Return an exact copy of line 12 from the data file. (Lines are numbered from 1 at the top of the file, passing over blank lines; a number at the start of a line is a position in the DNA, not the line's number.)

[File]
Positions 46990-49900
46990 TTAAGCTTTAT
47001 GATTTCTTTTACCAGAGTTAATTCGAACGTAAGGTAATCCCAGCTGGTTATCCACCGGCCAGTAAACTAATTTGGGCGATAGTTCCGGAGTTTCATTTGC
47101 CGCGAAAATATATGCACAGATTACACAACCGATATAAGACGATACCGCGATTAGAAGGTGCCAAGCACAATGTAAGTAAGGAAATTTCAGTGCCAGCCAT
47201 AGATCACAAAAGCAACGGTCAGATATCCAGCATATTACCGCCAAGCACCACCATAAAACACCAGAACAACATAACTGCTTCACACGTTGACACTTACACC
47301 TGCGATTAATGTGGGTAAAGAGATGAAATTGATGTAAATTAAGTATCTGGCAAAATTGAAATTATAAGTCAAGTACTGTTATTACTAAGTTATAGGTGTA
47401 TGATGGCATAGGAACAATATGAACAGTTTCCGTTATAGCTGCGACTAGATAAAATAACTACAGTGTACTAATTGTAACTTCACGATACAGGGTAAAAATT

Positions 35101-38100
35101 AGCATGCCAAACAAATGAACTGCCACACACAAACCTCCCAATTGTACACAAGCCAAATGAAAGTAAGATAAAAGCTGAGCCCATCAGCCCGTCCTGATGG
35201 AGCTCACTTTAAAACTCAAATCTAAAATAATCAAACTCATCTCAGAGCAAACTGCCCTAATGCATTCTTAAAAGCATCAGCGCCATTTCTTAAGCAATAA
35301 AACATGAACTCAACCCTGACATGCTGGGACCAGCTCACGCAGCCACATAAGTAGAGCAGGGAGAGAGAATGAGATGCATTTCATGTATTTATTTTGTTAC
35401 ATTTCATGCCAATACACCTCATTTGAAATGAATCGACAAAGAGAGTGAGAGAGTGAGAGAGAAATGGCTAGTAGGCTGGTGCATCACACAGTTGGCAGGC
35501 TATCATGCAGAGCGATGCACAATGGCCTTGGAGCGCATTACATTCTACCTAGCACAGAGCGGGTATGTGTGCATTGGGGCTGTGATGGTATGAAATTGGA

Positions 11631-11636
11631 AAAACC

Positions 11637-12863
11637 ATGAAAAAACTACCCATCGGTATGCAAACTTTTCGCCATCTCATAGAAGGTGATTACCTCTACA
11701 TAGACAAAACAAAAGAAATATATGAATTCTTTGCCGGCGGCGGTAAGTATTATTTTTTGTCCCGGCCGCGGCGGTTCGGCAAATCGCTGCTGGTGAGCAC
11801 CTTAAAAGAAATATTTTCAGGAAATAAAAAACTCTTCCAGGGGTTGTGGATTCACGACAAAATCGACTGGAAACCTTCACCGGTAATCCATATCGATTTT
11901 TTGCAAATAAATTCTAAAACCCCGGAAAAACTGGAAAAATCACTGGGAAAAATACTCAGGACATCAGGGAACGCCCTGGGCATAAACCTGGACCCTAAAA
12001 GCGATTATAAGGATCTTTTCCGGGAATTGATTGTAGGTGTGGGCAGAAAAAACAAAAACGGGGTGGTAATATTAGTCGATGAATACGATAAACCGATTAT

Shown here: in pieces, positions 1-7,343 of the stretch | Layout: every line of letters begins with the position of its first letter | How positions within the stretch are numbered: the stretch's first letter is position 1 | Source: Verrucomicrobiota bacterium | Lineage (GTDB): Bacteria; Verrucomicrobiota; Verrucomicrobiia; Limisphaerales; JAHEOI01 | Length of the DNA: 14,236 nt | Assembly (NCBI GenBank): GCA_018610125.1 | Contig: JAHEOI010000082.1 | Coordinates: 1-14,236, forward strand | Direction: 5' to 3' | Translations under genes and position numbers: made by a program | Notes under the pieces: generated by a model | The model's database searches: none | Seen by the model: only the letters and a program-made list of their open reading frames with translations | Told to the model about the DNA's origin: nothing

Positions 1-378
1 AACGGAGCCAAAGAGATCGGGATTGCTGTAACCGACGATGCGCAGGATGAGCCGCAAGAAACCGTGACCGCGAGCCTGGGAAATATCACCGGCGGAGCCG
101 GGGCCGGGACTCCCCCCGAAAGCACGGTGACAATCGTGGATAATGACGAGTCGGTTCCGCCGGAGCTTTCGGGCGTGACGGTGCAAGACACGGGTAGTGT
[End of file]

35401 ATTTCATGCCAATACACCTCATTTGAAATGAATCGACAAAGAGAGTGAGAGAGTGAGAGAGAAATGGCTAGTAGGCTGGTGCATCACACAGTTGGCAGGC